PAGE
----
Like Jungle Book But Different: Volunteering in the Jungle of Peru

Like Jungle Book But Different: Volunteering in the Jungle of Peru

Like Jungle Book But Different: Volunteering in the Jungle of Peru

We, that is to say Marie-Claire Lutters and Annelies van der Meij, just concluded an unforgettable summer – more than 7 weeks, our entire summer vacation, in Peru. We had been selected through the AIESEC Ambassador Programme to travel to Peru to undertake a volunteering mission that covered 4 pillars: humanitarian, sustainable, cultural and professional. This meant doing volunteer work while representing AIESEC on a professional level, conducting an assignment on behalf of the Rabobank, as well as exploring the country in terms of culture.

As such, we traveled across the country and experienced the many contrasts and differences first hand. We visited the traditional and poor region of Cajamarca in the North, and made our way to the completely different, more prosperous and touristic Cusco down South.

At times, the amount of sheer contrasts made it hard to believe we spent all this time in just one country. In particular at our final destination, just when we thought we had seen it all, we endured a bit of a culture shock. We flew from cold – both literally and figuratively – Lima to the hot and steamy Iquitos, a city so deep in the jungle that it cannot be reached by road.

The province of Iquitos is called the ‘Forgotten Province’; poverty is everywhere and no aid from the government. Here, people’s stories were not exactly happy ones – social problems such as teenage pregnancies, alcoholism, and abuse are rife. In Iquitos we volunteered with El Manguaré, a non-government organization that aims to improve local education, helps the extremely poor in obtaining ID papers, as well as helping kids with learning disabilities in a project in Belén, which is an extremely poor district and almost a city in itself in terms of size.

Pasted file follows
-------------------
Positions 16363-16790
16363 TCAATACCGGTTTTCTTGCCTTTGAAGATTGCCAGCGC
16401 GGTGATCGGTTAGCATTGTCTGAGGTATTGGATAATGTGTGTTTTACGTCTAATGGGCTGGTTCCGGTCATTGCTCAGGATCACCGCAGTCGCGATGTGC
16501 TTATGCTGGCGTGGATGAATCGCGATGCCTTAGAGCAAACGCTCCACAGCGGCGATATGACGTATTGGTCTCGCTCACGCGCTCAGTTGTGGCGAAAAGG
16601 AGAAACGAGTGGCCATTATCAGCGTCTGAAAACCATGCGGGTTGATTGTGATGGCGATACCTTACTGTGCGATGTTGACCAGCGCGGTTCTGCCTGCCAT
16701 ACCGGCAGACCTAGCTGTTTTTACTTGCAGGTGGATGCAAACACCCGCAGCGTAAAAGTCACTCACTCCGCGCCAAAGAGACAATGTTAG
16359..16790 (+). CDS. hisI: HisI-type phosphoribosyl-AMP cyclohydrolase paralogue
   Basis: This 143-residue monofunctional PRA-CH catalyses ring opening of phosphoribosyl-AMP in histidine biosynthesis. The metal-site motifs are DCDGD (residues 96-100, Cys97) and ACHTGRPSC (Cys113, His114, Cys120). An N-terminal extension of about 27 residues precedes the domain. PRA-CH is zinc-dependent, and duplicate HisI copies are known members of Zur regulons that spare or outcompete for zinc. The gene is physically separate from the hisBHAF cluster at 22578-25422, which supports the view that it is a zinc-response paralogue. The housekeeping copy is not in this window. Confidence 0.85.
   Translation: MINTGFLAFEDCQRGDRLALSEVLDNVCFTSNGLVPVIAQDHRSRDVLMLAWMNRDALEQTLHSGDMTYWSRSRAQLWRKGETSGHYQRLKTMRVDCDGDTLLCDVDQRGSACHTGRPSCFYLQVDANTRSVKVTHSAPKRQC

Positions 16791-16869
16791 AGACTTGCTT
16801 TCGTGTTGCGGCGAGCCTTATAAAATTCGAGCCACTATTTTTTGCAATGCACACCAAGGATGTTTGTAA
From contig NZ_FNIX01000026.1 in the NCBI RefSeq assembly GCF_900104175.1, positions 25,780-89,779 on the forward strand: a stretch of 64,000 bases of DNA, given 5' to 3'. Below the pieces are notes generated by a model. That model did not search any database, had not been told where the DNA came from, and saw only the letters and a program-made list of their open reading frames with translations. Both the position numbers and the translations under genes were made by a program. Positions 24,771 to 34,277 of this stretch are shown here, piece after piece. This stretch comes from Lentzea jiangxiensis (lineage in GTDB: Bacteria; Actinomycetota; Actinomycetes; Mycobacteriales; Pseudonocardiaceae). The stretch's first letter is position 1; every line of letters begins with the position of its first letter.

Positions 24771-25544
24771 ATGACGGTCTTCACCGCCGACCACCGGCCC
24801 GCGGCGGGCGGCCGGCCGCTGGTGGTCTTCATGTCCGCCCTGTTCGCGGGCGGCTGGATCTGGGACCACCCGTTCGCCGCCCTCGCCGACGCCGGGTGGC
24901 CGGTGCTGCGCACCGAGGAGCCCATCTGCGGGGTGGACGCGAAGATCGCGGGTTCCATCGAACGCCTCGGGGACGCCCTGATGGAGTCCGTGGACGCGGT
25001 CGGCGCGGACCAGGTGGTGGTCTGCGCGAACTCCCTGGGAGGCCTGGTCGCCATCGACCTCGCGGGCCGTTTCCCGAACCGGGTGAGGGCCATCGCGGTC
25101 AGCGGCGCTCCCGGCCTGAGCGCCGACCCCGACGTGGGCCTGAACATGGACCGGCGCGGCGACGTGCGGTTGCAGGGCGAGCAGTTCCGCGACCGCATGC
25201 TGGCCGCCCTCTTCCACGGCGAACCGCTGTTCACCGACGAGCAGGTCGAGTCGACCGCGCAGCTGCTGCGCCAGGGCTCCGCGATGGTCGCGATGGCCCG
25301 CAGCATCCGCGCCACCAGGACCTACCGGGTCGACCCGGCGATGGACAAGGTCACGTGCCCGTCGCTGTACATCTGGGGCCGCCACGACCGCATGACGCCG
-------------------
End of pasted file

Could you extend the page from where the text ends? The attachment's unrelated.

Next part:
About once a month, El Manguaré organizes special days where people can apply for ID papers, the so-called DNI, which are needed for issuing your vote, applying for insurance, attending school, and much more. Many people, especially those in the underprivileged districts, do not have a DNI and therefore do not have access to these crucial services. Others have simply lost their DNI or forgot to extend their papers. Nuria, an El Manguaré employee, advocates and helps organize that these people can obtain a DNI for free in the above mentioned district of Belén.

We were there for only one week, so there wasn’t much we could do in terms of hands-on work, but in the mornings we helped children learn how to read, and assisted Nuria with organizing the DNI application days. Since we wanted to leave something meaningful behind for the NGO, we decided to organize a fund raiser to help pay for DNI for those in need. You see, a DNI does cost money after all and the people who don’t have one usually are so poor that they cannot afford one.

The cost of a DNI is about 10 euros, and since we managed to raise several hundred euros, it really made a big difference. It is hard to imagine the amount of people that do not officially exist in Iquitos; the DNI application days organized by El Manguaré are therefore very busy, and we were happy to be able to give both El Manguaré and the people of Iquitos something with a lasting impact, despite the short time frame. On DNI application days and had a selection of beautiful black and white portraits taken and sent to our donors as a thank you.

Our trip to Peru turned out to be immensely powerful and life changing, and we feel very privileged to have experienced it first hand.

Marie-Claire & Annelies – AIESEC ambassadors Maastricht

Charles Giesberger